Three days before Italy’s export request denial, AstraZeneca announced that the first of many millions of vaccine doses had begun arriving in low and middle-income countries through the multilateral COVAX initiative. “Further shipments will arrive in the coming weeks with the aim of supplying a total of 142 countries with hundreds of millions of doses of the vaccine in the coming months. The majority of these doses… will go to low and middle-income countries,” read a statement.
Even with AstraZeneca’s promise and the COVAX initiative, most poor countries will not achieve mass Covid-19 immunization until at least 2024 and some may never get there, according to a new forecast by the Economist Intelligence Unit.
European countries, the United States and Israel will probably achieve widespread vaccination coverage this year, followed by other developed countries by the middle of 2022 and middle-income countries by the end of 2022, according to the forecast. But, as Ghebreyesus argues, the poorest countries will be left behind: “The world is on the brink of a catastrophic moral failure – and the price of this failure will be paid with lives and livelihoods in the world’s poorest countries.”.
Big Pharma’s Argument
Both sides of the argument agree that sustainable COVID-19 vaccine manufacturing and production is necessary to achieve the ultimate goal, defeating the virus.
According to Thomas Cueni, director general of the International Federation of Pharmaceutical Manufacturers and Associations (IFPMA), biopharmaceutical companies have walked the talk from the outset of the pandemic.
Arguing against the proposed IP waiver, IFPMA contends that diluting national and international IP frameworks during this pandemic is counterproductive. “It will not lead to faster research and development or access, but it will undermine confidence in what has proven to be a well-functioning IP system, allowing industry to partner with confidence with academia, research institutes, foundations and other private companies, significantly expediting the research and development of medicines to address the worlds’ many unmet medical needs.”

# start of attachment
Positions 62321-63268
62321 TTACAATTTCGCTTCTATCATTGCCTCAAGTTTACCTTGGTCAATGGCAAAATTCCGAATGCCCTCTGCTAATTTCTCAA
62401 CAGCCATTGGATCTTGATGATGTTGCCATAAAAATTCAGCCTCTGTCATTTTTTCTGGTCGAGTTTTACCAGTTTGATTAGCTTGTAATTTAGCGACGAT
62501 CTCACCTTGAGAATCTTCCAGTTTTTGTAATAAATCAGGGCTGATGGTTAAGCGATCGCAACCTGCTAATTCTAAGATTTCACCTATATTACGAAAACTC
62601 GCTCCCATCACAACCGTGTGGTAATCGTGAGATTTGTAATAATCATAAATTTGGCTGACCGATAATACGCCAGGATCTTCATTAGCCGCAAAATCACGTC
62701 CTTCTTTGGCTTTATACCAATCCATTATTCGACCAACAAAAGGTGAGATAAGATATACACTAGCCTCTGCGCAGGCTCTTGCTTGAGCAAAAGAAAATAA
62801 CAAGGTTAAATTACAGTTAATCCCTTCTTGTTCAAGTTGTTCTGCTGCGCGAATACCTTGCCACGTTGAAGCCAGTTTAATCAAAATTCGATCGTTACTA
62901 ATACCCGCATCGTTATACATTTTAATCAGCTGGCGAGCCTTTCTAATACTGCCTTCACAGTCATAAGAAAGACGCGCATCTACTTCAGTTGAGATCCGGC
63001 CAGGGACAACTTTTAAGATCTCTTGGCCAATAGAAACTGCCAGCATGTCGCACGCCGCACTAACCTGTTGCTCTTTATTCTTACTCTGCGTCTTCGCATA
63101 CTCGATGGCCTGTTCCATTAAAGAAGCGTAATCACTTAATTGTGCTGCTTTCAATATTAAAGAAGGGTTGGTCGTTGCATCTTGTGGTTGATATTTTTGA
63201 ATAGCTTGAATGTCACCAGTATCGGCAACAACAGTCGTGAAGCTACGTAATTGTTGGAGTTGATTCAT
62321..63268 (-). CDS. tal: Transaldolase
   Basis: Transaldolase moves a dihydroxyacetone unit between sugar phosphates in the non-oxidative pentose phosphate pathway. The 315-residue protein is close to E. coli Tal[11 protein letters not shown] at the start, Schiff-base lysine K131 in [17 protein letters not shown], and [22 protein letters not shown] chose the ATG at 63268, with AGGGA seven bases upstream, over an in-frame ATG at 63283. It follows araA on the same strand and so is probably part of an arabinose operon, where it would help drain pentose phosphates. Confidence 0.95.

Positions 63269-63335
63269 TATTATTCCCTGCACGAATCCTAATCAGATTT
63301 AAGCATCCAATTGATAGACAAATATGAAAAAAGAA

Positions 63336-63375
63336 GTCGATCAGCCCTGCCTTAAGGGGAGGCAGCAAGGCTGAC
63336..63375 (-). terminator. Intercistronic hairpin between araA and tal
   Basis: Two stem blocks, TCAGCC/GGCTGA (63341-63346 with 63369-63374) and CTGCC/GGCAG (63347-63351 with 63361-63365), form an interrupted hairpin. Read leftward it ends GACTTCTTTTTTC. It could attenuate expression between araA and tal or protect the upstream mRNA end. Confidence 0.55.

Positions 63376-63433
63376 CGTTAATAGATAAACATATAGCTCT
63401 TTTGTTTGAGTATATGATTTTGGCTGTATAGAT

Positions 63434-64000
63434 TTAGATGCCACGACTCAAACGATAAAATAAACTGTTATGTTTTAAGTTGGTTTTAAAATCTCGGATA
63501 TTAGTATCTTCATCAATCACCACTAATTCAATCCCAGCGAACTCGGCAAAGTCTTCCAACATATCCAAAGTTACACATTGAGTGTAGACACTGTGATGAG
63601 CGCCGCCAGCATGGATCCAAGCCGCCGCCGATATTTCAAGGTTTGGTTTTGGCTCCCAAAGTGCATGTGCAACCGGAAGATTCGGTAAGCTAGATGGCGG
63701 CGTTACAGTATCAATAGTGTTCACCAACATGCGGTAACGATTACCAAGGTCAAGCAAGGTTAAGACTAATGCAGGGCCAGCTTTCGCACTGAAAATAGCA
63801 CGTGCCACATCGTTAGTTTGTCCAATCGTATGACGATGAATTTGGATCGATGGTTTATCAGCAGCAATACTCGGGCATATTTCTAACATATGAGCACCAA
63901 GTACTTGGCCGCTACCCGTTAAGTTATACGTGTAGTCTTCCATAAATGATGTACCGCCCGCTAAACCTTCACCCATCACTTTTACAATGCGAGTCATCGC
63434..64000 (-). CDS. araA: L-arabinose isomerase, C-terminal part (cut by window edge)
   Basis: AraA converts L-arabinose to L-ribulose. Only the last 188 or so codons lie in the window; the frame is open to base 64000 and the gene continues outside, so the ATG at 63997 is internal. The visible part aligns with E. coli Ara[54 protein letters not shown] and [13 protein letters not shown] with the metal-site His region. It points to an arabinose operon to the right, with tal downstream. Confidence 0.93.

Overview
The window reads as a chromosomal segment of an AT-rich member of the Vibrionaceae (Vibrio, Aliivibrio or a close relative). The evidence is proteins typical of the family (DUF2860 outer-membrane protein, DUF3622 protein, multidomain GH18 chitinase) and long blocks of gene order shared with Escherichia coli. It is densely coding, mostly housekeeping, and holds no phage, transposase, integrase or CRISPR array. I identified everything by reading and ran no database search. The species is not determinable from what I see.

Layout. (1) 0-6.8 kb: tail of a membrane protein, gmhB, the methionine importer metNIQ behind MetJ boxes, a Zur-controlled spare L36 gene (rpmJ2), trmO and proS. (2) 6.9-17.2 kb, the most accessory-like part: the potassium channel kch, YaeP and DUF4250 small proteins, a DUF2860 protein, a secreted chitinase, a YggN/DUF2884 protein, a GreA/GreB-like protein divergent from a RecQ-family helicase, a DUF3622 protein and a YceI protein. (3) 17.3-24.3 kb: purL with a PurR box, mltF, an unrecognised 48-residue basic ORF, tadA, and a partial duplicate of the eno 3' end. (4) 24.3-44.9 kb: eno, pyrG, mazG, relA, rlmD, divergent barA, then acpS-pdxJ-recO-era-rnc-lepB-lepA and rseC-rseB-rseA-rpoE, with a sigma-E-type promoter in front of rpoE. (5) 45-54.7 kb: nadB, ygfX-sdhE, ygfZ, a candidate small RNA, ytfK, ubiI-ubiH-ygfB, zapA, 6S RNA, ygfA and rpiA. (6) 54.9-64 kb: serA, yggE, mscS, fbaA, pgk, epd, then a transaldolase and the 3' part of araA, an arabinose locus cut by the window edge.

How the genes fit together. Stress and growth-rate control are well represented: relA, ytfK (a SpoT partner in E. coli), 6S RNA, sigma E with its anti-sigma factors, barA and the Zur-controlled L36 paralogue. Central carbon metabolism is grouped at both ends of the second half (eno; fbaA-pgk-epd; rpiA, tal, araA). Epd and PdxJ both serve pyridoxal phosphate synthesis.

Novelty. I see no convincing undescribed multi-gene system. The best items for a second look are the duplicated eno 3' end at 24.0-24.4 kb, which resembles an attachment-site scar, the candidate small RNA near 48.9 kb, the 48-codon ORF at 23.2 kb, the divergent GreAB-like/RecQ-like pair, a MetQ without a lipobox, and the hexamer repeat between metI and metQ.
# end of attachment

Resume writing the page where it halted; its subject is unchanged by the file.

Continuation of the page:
Based in Geneva, the IFPMA represents research-based pharmaceutical companies and associations across the globe.
[An IP waiver] will not lead to faster research and development or access, but it will undermine confidence in what has proven to be a well-functioning IP system
Thomas Cueni, IFPMA
The association also pointed out that pharma companies have begun making partnerships, leaving their usual competition aside. French Sanofi said in January that it had struck a deal with BioNTech to supply the European Union with their vaccine developed in partnership with Pfizer. Weeks later, US President Joe Biden announced that his administration had brokered a deal between MSD and Johnson & Johnson to boost the manufacturing of J&J’s vaccine.
More examples of collaboration abound, including the partnership between Takeda, Novavax and the Japanese Ministry of Health, Labor and Welfare to increase manufacturing capacity of Novavax’s COVID-19 vaccine candidate.
Making the counterargument, the WHO’s director general said that “waiving patents temporarily won’t mean innovators miss out. Like during the HIV crisis or in a war, companies will be paid royalties for the products they manufacture.”